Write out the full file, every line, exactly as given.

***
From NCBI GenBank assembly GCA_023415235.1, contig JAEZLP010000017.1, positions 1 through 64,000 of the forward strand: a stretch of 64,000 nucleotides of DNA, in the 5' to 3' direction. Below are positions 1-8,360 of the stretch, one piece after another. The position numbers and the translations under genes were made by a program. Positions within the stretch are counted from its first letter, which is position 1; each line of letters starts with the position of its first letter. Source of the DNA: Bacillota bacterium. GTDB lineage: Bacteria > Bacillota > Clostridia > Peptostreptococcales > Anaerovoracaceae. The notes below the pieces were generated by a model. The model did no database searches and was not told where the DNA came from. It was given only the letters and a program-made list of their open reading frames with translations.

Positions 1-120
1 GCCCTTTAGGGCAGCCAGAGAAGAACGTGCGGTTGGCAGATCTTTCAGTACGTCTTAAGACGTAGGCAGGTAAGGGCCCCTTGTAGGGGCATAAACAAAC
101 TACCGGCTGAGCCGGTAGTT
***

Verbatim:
From NCBI GenBank assembly GCA_023415235.1, contig JAEZLP010000017.1, positions 1 through 64,000 of the forward strand: a stretch of 64,000 nucleotides of DNA, in the 5' to 3' direction. Below are positions 1-8,360 of the stretch, one piece after another. The position numbers and the translations under genes were made by a program. Positions within the stretch are counted from its first letter, which is position 1; each line of letters starts with the position of its first letter. Source of the DNA: Bacillota bacterium. GTDB lineage: Bacteria > Bacillota > Clostridia > Peptostreptococcales > Anaerovoracaceae. The notes below the pieces were generated by a model. The model did no database searches and was not told where the DNA came from. It was given only the letters and a program-made list of their open reading frames with translations.

Positions 1-120
1 GCCCTTTAGGGCAGCCAGAGAAGAACGTGCGGTTGGCAGATCTTTCAGTACGTCTTAAGACGTAGGCAGGTAAGGGCCCCTTGTAGGGGCATAAACAAAC
101 TACCGGCTGAGCCGGTAGTT